More patent armour for pharma

By Kirsty Barnes

- Last updated on GMT

Related tags Patent application

The damages caused by a patent dispute can sometimes wipe out the
assets side of a company's balance sheet - a potential death
sentence for small or medium companies - many of which aren't doing
enough to protect themselves, according to a recent report by
iPrex Solutions, an Indian-based provider of
Intellectual Property Rights (IPR) services.

The pharma industry is engaged in a billion dollar war on intellectual property, with the number of patent infringement lawsuits filed annually in the US skyrocketing, having increased over 110 per cent in the last six years.

American Intellectual Property Law Association estimates the average cost of a patent litigation to be $0.5m (€0.42m) to $5m for each of the warring firms, and in some cases, the costs could also go as high as $500m.

This is bad news for an industry that is already battling with dwindling pipelines, increasing price sensitivities and a generic onslaught.

Recent high-profile cases include Cordis vs Boston Scientific, with a cost of $271m and 3M vs Johnson & Johnson, to the tune of $107m.

"Whether or not a patent is truly infringed, it costs $3m on average to defend a patent lawsuit, and that is only the attorney's fees and associated expenses, not the jury award,"​ said patent attorney Dan Ravicher.

In addition, fighting an infringement can also result in the loss of many man-hours, not to mention the beating the company's business and image may also take as customers and investors lose their confidence when a lawsuit is filed.

In today's business scenario, risk management is a key focus area, and Patent Liability insurance is the only effective protection available for a product portfolio, according to iPrex Solutions strategists M. Qaiser and P. Mohan Chandran.

Though these insurance policies have been in the international market since 1995, it is only recently that more and more companies are opting for them with an increase in the number of patent lawsuits being filed.

This concept of patent insurance may seem odd, given the fact that by definition, a patent itself is a kind of insurance, being an exclusive right granted by the government to make, use or sell the patented products.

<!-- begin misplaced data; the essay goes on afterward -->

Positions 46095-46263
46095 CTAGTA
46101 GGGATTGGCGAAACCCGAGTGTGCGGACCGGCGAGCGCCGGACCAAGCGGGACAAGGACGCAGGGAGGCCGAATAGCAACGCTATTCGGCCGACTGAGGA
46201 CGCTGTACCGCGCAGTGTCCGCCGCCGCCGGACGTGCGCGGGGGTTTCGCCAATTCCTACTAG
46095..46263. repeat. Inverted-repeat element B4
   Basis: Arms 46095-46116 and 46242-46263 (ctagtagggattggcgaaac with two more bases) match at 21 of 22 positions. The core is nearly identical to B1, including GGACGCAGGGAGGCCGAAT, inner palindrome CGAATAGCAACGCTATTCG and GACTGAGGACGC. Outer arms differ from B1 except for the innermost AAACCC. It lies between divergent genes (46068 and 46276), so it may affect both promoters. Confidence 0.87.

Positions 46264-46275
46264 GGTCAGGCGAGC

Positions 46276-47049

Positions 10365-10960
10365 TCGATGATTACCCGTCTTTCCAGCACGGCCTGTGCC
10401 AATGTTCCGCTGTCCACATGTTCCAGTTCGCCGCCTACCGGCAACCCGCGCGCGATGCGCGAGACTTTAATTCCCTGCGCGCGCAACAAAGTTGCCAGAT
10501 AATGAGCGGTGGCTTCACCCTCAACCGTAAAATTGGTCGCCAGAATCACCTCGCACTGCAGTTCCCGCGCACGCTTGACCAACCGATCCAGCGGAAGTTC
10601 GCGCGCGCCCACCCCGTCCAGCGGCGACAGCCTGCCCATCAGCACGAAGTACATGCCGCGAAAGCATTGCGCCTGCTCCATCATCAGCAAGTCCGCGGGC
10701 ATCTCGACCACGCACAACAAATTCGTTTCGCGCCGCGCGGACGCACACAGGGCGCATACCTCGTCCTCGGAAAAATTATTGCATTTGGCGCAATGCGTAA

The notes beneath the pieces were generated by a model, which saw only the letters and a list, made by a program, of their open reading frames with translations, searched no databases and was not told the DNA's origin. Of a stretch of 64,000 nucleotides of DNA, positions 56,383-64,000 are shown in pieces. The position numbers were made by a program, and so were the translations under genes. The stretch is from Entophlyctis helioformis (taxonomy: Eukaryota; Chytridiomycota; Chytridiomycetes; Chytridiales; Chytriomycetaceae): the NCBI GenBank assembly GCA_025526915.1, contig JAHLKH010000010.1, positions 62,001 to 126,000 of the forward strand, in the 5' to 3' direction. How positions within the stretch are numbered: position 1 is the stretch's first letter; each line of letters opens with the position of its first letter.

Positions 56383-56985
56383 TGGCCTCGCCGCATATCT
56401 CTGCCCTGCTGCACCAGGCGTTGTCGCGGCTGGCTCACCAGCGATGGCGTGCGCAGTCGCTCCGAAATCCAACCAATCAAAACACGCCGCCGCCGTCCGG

However, patent insurance is a protection against infringement of patents and the costs associated with it, and consists of two types: Patent Liability Insurance and Patent Pursuance Insurance, the report explains.

Patent Liability Insurance is a defensive instrument, which helps the insured fight an infringement lawsuit filed by a rival company, covering part of the legal expenses incurred and/or the damages to be paid.

Patent Pursuance Insurance on the other hand, is an offensive instrument, which aids the insured's fight against a patent infringing company by paying a portion of the legal expenses incurred by the company.

Premiums for patent insurance depend on the patent and/or the product being protected although they usually range between 2-5 per cent of the insured amount.

Damages of up to $1bn are covered under the insurance, while claims of $20-30m are common. Insurance limits up to $15m coverage per patent are available, said Ravicher.

The factors that determine the premium rates are the past records of the firm, the care taken in patent research to prevent infringement and the firm's own research and development work.

The iPrex strategists believe that effective management of intellectual property basically involves creating, maintaining, and safeguarding a patent portfolio, apart from strategic planning of risk management.

This requires constant vigilance for any infringement by competitors. The company also needs to be cautious in its research and development work while expanding its portfolio, so that it does not infringe on others' patents.

Every company - small, medium and large - that manufactures or markets products with any new technology, design or functionalities must cover its risk by obtaining patent insurance, warns the iPrex report.

In short, if you have your own patents, you must have Patent Enforcement Insurance. If you don't have patents on your product line, you must have Patent Liability Insurance - it's as simple as that.

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